Post submitted by Bruce Easop
Going into the 2017 HRC Equality Convention earlier this month, I wasn’t quite sure what to expect. The Equality Convention is HRC’s largest yearly gathering of volunteer leaders designed to bring volunteers together for planning, training, and sharing best practices. I started volunteering for HRC a few months so this was my first Equality Convention. In the midst of a political moment marked by a heightened sense of urgency, I found myself wondering what messages we would hear, what priorities would be emphasized, and how they would address the need for inclusivity within a more expansive LGBTQ equality movement.
Primed with these questions, I came away with the powerful message that we must fight for full equality for every single member of our community no matter their race, gender, religion, ability or national origin. Throughout the weekend, I found myself reassured that HRC is committed to working in partnership with our many allies at the forefront of the fight for a full and inclusive equality.
This work of coalition building is central to the fight for equality because those coalitions are embedded within every community, including our own. In a seminal paper coining the term intersectionality, legal scholar Kimberlé Crenshaw said, “the organized identity groups in which we find ourselves are in fact…potential coalitions waiting to be formed.” Our movement is not complete until we embrace those at the intersections. We will not be made whole until we unite our fractured coalitions. Without this work, we are failing to harness our full potential; we are leaving power on the table; and we are not truly fighting for full equality.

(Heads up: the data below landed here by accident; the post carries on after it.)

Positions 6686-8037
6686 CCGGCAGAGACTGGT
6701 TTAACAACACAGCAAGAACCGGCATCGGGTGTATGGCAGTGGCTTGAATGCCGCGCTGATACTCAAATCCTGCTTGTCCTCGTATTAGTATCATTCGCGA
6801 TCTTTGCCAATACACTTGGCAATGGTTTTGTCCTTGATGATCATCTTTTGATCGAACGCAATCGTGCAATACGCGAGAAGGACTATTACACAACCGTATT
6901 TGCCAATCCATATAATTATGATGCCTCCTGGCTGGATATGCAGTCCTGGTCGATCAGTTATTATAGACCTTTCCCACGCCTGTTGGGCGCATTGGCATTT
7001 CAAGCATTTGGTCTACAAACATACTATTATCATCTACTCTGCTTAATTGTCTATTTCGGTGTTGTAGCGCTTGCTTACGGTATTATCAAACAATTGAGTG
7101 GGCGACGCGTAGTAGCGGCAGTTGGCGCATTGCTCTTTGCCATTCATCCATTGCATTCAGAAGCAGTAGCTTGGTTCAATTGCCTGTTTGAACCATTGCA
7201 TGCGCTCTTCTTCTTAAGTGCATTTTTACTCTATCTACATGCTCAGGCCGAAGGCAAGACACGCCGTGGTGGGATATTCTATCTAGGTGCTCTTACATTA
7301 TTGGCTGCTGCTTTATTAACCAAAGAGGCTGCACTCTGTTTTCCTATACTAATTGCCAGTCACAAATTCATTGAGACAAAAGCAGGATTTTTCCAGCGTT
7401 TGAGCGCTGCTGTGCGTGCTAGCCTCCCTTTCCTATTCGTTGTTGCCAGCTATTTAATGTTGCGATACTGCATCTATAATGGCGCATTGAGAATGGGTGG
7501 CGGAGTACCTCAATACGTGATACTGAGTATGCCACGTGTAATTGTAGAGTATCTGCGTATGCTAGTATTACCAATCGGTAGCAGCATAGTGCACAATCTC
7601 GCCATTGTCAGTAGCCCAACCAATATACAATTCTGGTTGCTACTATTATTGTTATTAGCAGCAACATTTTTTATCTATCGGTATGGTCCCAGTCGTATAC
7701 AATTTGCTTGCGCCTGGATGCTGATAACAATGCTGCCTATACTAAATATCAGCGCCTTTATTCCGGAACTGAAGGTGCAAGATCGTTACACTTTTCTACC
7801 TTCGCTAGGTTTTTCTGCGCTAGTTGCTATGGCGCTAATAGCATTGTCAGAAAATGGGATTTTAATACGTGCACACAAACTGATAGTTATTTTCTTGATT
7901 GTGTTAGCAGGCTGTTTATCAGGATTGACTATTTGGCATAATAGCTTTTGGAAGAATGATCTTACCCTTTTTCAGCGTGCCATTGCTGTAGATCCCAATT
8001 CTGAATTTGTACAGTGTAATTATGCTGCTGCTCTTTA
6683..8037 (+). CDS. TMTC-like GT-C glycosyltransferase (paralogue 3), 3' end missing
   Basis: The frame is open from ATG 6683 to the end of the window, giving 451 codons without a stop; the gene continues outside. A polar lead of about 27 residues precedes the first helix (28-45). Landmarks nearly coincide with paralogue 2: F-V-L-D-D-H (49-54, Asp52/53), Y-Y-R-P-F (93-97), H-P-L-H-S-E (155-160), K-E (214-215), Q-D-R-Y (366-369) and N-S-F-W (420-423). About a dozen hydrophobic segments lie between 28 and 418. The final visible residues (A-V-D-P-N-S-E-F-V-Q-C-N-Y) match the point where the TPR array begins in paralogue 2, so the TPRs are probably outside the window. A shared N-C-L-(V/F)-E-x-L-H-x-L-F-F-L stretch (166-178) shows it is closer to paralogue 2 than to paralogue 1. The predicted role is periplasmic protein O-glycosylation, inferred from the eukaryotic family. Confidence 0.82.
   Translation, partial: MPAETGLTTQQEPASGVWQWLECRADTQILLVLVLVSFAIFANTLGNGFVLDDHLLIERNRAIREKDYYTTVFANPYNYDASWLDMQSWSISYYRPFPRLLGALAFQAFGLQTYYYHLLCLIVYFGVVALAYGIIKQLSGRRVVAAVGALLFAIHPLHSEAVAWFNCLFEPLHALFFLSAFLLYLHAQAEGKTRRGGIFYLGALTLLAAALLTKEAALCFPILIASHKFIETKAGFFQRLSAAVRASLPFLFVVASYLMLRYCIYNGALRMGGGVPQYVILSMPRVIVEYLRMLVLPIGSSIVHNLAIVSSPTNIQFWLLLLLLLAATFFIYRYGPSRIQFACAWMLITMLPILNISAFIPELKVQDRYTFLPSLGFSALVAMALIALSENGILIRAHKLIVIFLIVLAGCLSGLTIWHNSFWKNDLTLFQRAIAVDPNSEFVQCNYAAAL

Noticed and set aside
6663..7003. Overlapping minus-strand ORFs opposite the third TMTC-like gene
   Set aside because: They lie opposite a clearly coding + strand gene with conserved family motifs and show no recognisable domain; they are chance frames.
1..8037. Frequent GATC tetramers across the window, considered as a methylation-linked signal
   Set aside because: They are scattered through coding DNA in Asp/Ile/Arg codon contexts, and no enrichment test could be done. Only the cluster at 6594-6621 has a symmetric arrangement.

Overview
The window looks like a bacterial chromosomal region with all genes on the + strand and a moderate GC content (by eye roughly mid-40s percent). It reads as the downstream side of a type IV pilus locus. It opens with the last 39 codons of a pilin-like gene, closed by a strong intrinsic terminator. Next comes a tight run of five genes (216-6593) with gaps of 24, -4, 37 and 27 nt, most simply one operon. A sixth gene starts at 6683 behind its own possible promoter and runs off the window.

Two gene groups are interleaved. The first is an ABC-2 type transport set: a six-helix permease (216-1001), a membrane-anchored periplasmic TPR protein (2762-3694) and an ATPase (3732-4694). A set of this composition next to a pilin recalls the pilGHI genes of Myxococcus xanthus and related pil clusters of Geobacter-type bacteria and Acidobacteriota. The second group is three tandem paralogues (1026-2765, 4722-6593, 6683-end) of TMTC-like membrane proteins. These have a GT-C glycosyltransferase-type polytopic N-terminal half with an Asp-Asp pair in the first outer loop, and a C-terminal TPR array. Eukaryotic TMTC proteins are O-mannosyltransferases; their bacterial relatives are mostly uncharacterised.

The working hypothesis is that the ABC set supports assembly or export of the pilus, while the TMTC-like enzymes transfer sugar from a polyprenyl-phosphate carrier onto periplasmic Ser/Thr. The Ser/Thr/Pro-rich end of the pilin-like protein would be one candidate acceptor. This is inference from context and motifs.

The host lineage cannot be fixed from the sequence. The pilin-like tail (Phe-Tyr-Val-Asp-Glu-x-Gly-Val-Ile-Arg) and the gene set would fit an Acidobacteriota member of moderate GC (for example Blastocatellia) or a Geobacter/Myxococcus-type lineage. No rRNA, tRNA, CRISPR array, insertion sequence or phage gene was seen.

Too often in our nation’s history, the voices demanding intersectional approaches to equality have been marginalized. Now, more than ever, we must recognize that these struggles are our struggles and our liberation is bound together. Now we must put this into practice.
To do so requires admitting fault, committing to listen, building trust, exhibiting humility, learning when to lead or follow, and most importantly showing up. It’s not enough to simply listen to the voices calling for inclusion; we must make space for those voices to lead within our movements. The burden is on those with the most power and privilege, and we must do the work to make that possible. Only then can we achieve full equality for the LGBTQ community.
Full equality is not only a step in the journey; it is the journey, every step of the way. HRC demonstrated that the organization is committed to this fight and more importantly, so are we, the people on the ground fighting the fight every day and in every way. We will not rest until we achieve the most fundamental phrase of HRC’s mission statement: equality for all. I’m proud to stand with HRC on this journey. Now let’s get back to work.